I just slipped over. About an hour ago I was leaving a restaurant and, as I neared the door, I slipped...fully down onto my butt, on the ground, with one arm out behind me to keep from tipping back. And a funny thing happened...I wasn't embarrassed at all.
Two guys leaned in with an outstretched hand to help me up - I chose the waiter, it seemed more appropriate. My nanosecond logic was..."it's more his job to help-up a customer from the floor". He looked enquiringly at me then we both looked at the floor; nope, nothing there - no water, no stray pickle, nothing that could justify my sudden sitting-down on the floor of the restaurant. Just before I slipped I had turned to say goodbye to the cashier so, I said, "I think I turned the corner too sharply",...he smiled. I thanked the other potential knight-in-shining-armor at the doorway and he asked if I was okay - "I'm fine, thank-you".
I kept waiting for the burn on the cheeks, the "how embarrassing" inner voice, the runaway fear of what 'they' must think of me, the urge to justify myself to whoever might have seen it. But, nothing came. I didn't blush, I was actually quite calm. I didn't label it as "awful", or "embarrassing", or "stupid"...there was just no judgment passing through my mind about me, my competency, or what others might think. In fact, because I behaved so calmly, I imagined that the few people who witnessed it might think I handled it rather well, before they forgot all about the incident when their own concerns re-occupied their attention.
It certainly helped that I was wearing pants so my undies weren't on display (reasons to wear pants ladies), it helped that I only plonked onto my butt and not all the way back, it helped that I was on my way out of the place anyway. But, I could easily have made a far bigger deal of it, and most certainly would have a few years ago.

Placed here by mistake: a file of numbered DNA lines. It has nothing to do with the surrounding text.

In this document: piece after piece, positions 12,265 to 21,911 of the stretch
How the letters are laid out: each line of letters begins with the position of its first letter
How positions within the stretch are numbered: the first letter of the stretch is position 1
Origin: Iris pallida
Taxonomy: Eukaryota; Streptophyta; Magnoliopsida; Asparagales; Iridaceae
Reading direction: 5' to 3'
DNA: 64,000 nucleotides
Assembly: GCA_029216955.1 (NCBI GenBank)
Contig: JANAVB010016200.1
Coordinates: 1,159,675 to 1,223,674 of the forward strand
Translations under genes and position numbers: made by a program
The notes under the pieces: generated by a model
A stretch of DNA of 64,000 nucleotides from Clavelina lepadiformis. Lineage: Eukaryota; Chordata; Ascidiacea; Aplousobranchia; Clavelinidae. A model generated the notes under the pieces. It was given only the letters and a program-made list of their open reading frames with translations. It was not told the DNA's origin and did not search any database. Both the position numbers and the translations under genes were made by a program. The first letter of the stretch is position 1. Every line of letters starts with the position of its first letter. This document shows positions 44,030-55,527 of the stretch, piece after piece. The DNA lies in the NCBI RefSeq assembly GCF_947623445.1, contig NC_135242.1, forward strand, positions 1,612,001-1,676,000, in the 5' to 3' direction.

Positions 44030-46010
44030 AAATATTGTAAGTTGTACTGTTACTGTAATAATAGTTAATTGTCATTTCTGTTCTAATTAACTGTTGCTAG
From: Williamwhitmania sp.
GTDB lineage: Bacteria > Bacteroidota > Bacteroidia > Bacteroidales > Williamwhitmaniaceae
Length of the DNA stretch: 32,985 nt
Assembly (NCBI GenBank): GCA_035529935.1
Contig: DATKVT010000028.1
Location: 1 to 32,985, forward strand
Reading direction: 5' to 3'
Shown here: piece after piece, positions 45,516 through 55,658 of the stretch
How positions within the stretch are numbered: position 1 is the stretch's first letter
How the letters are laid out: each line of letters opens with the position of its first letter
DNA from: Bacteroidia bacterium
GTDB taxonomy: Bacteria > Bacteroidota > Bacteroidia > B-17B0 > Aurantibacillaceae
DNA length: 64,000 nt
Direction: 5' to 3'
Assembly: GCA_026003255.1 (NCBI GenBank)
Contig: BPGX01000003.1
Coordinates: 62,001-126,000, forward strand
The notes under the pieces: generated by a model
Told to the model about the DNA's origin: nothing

What has changed is knowing...
- I don't need to be perfect to be perfectly acceptable
- I'm a competent person and even small errors don't change that fundamental truth
- Most people look sympathetically at the mishaps of others
- People who do look unsympathetically at the mishaps of others have a purile perspective not worth considering anyway
- Most people forget you exist 5 minutes after you leave the situation
- I label myself and events with my mind. With practice, I can slow down that process and interrupt it with an interpretation that I chose and empowers me.
Be Nice to Yourself
That last one is the liberation. It's taken a long time of being really observant of my thoughts, of actively reinterpreting events I once thought bad and see them as useful. I consciously coach myself with words that focus me on my accomplishments (big and small), how I am improving all the time, and how I can do better next time if I make a mistake.
That inner voice coaching is like a gym workout that prepares me for when I need to be strong; when I'm at home I notice my successes, my "good jobs", and my little triumphs (getting to three push-ups!). I strengthen the muscle of my self-supporting inner voice by labeling myself and my accomplishments in encouraging and complimentary ways. And today, when I needed to flex that muscle, it paid off by giving me resilience to a hit of social embarrassment. I feel proud of myself for handling the situation with a calmness that surprised even me. I will continue to develop my inner coach so my thoughts will be there to support me (rather than undermine me) when I need them. Because, as Shakespeare said...
There's nothing good or bad, but thinking makes it so.